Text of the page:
Scalable Public Key Infrastructure for both OpenSWAN and OpenVPN
Posted by ElizabethBevilacqua on Thu 15 Nov 2007 at 14:26
User management and the related cryptographic authentication infrastructure is a major hurdle in deploying scalable, manageable VPNs (Virtual Private Networks). After introducing VPNs and Public Key Infrastructure (PKI) and discussing some of the benefits and challenges of two popular VPN implementations, we'll document how to build a scalable PKI to simplify VPN authentication management.
Two major pieces of FOSS (Free and Open Source Software) for VPNs are OpenSWAN and OpenVPN. Generally speaking, OpenSWAN is lighter weight, faster, and largely interoperable with other IPSec (IP Security) implementations. For example, if you need to connect to a Cisco or a Linksys, OpenSWAN is recommended. OpenVPN, on the other hand, provides free client software for Linux, Windows and Mac OS, better server-side management of the client-side network configuration (e.g., when they are non-technical users and need some networking tweaks), you can change the port to bypass non-standard firewall configurations, and even change the MTU (Maximum Transmission Unit) easily in case an intermediate gateway is acting funny.
Frequently it is necessary to support both implementations on a VPN server because of the advantages that each confers. But then one can quickly get an unscalable nightmare with a PKI per software and per client. This article will document a simple, single PKI infrastructure to manage all your users and their VPN connections with support for both OpenSWAN and OpenVPN.
An Introduction to VPNs and a Public Key Infrastructure
A VPN provides a cryptographically protected "private" network layered over IP (Internet Protocol). In a VPN, the server provides authentication and access to the VPN and a client is a system or network requesting access to the VPN. Both OpenSWAN and OpenVPN can use X.509 certificates to manage authentication. X.509 is a standard that defines cryptographic certificates which are "trusted" based on preconfiguration with a hierarchical chain of certificate authorities (CAs) known as a Public Key Infrastructure or PKI. Building an X.509 PKI is the only way we have found to manage an integrated, scalable client/user authentication database for both OpenSWAN and OpenVPN.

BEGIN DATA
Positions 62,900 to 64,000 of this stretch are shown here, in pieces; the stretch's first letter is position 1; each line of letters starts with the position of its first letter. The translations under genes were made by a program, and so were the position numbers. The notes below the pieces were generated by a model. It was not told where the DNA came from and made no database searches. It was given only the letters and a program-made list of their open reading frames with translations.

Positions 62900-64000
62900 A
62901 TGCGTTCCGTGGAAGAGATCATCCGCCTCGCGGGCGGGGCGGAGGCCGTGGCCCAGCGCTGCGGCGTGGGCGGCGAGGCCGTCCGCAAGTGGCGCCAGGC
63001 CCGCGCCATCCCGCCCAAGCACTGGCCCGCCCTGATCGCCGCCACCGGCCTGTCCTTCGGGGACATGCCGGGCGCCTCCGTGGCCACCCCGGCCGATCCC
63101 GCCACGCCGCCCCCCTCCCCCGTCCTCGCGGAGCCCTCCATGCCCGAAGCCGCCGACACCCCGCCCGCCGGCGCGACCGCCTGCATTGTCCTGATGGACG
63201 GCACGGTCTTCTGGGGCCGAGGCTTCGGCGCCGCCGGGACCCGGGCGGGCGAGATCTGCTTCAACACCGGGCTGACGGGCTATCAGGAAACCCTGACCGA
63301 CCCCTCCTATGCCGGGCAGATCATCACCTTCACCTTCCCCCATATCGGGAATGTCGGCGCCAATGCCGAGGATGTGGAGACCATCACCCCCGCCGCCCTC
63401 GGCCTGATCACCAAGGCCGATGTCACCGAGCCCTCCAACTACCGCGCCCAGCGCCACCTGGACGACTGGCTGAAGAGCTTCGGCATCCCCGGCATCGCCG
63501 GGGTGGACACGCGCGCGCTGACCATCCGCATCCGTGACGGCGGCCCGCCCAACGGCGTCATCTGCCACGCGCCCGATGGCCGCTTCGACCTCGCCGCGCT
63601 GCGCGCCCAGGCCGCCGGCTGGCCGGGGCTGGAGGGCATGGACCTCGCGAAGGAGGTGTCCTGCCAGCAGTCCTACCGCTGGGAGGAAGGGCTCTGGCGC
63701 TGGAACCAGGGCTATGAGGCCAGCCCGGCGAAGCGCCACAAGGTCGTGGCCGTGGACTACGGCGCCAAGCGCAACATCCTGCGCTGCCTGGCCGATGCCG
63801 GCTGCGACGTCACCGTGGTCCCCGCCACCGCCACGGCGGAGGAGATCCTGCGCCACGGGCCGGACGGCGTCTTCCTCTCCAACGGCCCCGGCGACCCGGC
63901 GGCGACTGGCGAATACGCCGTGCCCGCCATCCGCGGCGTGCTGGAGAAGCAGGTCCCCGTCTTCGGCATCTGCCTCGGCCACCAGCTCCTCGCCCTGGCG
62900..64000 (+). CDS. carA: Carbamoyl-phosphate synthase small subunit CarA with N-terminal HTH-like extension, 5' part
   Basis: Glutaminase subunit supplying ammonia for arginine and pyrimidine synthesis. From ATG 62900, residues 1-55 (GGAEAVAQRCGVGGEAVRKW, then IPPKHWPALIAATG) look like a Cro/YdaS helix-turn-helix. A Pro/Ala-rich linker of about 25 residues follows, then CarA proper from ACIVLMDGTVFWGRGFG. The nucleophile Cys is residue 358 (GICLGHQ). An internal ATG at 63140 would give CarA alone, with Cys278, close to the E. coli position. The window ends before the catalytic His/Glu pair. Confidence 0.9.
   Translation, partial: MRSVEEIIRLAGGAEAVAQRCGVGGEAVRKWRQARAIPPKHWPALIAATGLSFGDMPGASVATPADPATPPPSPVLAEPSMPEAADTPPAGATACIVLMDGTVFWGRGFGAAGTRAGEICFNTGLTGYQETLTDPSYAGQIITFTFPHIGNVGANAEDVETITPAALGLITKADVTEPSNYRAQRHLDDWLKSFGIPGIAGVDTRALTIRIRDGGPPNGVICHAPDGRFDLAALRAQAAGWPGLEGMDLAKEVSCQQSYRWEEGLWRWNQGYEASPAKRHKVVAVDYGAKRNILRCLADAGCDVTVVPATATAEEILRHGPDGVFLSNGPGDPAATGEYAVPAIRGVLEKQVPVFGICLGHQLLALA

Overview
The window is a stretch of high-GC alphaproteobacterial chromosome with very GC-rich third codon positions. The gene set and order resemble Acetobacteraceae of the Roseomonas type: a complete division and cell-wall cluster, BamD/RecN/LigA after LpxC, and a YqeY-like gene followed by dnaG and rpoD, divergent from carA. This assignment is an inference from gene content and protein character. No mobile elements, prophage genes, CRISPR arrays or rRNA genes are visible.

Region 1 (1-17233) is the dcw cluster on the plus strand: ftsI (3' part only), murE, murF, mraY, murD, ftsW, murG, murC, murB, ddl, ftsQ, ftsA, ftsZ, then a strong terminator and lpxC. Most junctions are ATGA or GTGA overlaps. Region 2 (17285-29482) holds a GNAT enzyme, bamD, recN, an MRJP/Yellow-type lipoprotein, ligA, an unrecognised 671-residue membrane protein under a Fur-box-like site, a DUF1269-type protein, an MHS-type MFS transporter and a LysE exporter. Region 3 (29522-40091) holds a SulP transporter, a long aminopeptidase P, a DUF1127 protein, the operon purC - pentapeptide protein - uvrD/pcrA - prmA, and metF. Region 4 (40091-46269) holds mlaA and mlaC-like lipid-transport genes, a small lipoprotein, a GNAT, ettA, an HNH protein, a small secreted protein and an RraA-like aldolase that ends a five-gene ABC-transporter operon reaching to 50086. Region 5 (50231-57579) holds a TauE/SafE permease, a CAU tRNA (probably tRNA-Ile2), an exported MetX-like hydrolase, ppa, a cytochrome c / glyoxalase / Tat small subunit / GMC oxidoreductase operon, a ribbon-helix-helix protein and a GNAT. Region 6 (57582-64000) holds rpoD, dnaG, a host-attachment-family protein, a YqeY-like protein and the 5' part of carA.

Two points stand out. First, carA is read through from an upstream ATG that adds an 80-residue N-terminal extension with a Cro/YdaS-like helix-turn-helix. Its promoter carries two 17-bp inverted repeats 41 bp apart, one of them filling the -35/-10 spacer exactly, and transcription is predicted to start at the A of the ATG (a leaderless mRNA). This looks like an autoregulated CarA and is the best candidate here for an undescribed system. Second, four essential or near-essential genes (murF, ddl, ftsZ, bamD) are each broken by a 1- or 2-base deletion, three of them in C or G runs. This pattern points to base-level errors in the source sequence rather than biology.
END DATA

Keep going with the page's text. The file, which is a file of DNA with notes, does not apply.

A PKI has a Certificate Authority (CA) at its root. This is a public/private cryptographic key pair whose signatures can be "trusted" (by configuring software to "trust" the CA's public key). Once the CA is "trusted", certificates (public/private key pairs) signed by it for each server and each client need to be generated. Server certificates are similar to the client's except they have the extra attribute 'Netscape Cert Type' set to 'SSL Server' to allow an additional sanity check. Once these certificates are signed, the clients and servers only need to exchange their public keys to establish their identity to each other (note: the signature of the CA can be checked by each side, enabling two way trust). If a certificate is ever compromised, it can be revoked and this information made available to the VPN servers and clients in the form of a Certificate Revocation List (CRL). In this way the CA controls authentication.
OpenSWAN is a VPN implementation based on the industry standard IPSec protocol (RFC 2401). In Debian Etch, it uses the in-kernel IPSec implementation, and the userspace tools are just frontends to the kernel. Due to kernel-level support, IPSec is very, very fast. For most workloads, you shouldn't notice a difference between IPSec protected traffic and normal unencrypted traffic. We have successfully set up VPNs between OpenSWAN and routers of various makes (Cisco, Linksys, Netgear) and with Windows and MacOS X clients using a variety of third party software. OpenSWAN implements most of the IPSec draft extensions such as NAT-T (detecting that a peer is behind a NAT (Network Address Translation) firewall and acting appropriately), X.509 based authentication, Dead Peer Detection (dropping disconnected clients) and many others.